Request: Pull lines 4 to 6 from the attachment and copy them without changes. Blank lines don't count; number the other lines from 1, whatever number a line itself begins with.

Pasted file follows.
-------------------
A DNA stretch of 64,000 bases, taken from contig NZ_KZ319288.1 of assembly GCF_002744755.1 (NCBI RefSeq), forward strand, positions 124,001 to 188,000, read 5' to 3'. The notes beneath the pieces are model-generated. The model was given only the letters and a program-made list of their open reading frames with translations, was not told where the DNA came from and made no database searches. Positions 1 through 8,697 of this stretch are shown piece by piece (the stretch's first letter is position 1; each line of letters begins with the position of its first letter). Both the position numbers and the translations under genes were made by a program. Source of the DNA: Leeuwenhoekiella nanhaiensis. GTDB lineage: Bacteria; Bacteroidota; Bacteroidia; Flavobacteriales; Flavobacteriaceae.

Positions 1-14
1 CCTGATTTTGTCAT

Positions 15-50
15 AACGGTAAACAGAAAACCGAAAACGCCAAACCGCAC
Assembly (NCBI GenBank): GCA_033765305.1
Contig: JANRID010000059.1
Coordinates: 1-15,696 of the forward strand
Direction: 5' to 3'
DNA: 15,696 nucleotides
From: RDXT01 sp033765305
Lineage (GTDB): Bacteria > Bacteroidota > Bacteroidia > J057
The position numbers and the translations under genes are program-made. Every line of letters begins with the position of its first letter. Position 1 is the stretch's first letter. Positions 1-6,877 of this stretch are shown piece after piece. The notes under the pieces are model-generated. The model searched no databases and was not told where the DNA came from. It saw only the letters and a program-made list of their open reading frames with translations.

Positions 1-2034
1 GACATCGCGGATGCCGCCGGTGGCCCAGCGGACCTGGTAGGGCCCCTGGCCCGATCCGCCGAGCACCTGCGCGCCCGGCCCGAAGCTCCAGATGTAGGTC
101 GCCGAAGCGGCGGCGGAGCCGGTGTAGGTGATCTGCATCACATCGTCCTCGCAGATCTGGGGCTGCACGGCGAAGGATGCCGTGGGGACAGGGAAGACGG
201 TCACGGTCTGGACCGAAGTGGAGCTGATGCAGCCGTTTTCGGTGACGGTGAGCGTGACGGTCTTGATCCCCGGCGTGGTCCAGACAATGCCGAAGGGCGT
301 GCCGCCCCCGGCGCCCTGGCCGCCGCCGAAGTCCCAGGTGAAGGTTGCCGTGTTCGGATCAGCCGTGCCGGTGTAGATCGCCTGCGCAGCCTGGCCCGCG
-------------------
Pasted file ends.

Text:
Positions 15-50
15 AACGGTAAACAGAAAACCGAAAACGCCAAACCGCAC
Assembly (NCBI GenBank): GCA_033765305.1